The Ecosystem of Wicked Problems by Christian Sarkar


Let’s start with an observation: We don’t know how to collaborate.

Is this true?

We aren’t taught to collaborate. Our careers are based on competition, not cooperation. Sometimes our collaborative efforts extend to including our children and relatives in the family business. It’s called nepotism.

Just think back to that cross-functional meeting you had where individuals from different divisions, different countries, were brought together by a critical initiative to solve a company-wide problem.

Did it work?

Change initiatives fail more often than they succeed, and there is information on how and why that happens. Also what works.

Why do people reject good ideas? Most businesses and many individuals don’t have the mindset required to interact openly and with integrity in the larger ecosystem. Here are 5 common collaboration barriers:

  • Not Invented Here: the deadly disease that has destroyed so many industry incumbents
  • Hoarding: cultural inability to share knowledge (both in and outside the company)
  • Findability: difficulty finding the right expert or partner
  • Inability to Collaborate: individual performance is rewarded, team performance – not so much!
  • Trust Issues: fear-based culture doesn’t encourage open behaviors

So how can we expect businesses, governments, non-profits, and citizens to together to solve today’s wicked problems, when we can’t even solve a business problem?

Many years ago I found myself at a party in Kolkata, listening to one of the wealthiest people in India talk about how bored he was – he had done and seen everything.

“There is nothing left for me to do,” he complained.

I blurted out “Why don’t you teach poor people how to make money?”

I pointed to a poor woman walking by on the street with a baby in her arms. “See her? Why not teach her to be rich like you?”

I was never invited back to those parties.

The point is, it’s always “Me first.” Our egos won’t let go of our stories, our narratives.

Where have we heard refrain before? America First. England First.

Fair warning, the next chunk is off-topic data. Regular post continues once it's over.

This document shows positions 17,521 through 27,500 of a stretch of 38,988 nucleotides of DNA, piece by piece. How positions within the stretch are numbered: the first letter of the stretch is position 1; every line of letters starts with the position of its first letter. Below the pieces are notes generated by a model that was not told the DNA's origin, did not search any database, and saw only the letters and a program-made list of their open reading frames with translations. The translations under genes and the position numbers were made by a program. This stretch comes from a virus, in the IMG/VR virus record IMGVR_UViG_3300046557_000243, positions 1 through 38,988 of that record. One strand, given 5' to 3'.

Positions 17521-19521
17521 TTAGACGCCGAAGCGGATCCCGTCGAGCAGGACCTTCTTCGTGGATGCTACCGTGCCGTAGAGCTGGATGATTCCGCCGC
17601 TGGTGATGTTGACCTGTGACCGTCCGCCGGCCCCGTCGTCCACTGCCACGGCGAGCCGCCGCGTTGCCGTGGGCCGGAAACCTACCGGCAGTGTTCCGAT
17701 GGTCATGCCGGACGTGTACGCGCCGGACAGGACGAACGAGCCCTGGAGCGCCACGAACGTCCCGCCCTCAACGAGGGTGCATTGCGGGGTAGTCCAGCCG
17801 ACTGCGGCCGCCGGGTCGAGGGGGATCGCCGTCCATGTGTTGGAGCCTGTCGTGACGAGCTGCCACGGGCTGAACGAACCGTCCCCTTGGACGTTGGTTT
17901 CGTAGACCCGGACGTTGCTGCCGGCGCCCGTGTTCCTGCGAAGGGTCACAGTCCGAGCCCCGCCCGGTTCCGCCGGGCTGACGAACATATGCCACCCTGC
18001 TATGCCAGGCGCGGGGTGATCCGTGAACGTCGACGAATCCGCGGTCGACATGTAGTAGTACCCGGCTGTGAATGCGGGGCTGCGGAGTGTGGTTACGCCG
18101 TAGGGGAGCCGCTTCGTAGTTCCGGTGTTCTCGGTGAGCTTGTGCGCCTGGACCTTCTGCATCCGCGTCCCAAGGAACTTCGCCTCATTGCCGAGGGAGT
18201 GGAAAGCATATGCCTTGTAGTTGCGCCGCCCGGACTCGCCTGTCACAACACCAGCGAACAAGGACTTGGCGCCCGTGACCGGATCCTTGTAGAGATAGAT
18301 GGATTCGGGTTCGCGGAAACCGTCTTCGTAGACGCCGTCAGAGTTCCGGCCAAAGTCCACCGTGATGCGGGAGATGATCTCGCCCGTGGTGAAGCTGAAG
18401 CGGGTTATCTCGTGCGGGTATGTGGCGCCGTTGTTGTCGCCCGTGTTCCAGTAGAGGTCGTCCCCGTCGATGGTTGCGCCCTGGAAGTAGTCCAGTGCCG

In their book, Leading from the Emerging Future: From Ego-System to Eco-System Economics, Otto Scharmer and Katrin Kaufer tell us that responding for the emerging future requires us to suspend our judgements, redirect our attention, let go of the past, lean into the future that wants to emerge through us, and let it come.

We learn that “the ability to shift from reacting against the past to leaning into and presencing an emerging future is probably the single most important leadership capability today.”


To fix this broken world, Scharmer and Kaufer point out three symptoms in the “landscape of pathologies” – three divides: ecological, social, spiritual-cultural. Our institutions work on trying to solve problems in a fragmented way – one symptom at a time. It’s not working.

Everybody, like the rich guy on the balcony in Calcutta, is in their own bubble.

So how do we go from ego-systems to eco-systems?

By building platforms of purpose.


It turns out the only time people mobilize is when there’s a threat to their way of life. Existential threats, like war, or 9/11. Or “New Coke.”

What are we going to do to make it sane again?

We must architect platforms to create public value, and save the world in the process.

Ask: is my company healing or hurting the world?

About the Author:

Christian Sarkar is an artist, entrepreneur, and consultant.  He is the founder of Double Loop Marketing LLC, a marketing consultancy, and Ecosystematic, an ecosystem mapping tool. He’s also the co-author of Brand Activism: From Purpose to Action, a book written with Philip Kotler, the “father of modern marketing.

This article is one in the Drucker Forum “shape the debate” series relating to the 11th Global Peter Drucker Forum, under the theme “The Power of Ecosystems”, taking place on November 21-22, 2019 in Vienna, Austria #GPDF19 #ecosystems

How I came across this?


How we choose to represent reality is a very powerful thing. If we represent it as a set of parts we will inevitably go about trying to fix those parts...

However, when looked at like the map below - as a network of interrelated factors - it starts to make sense that we might try to step back and ask if there is a way to address the whole rather than trying to fix each part separately.

I believe as we go forwards we will face more systemic crises due to the accumulation of negative externalities. These macro-level crises (like the past financial crisis and now climate change) create a new awareness of the complex systems that make up our world and the need to learn how to understand, design and manage them as a whole (networks) rather than just as a set of parts.

Graphic from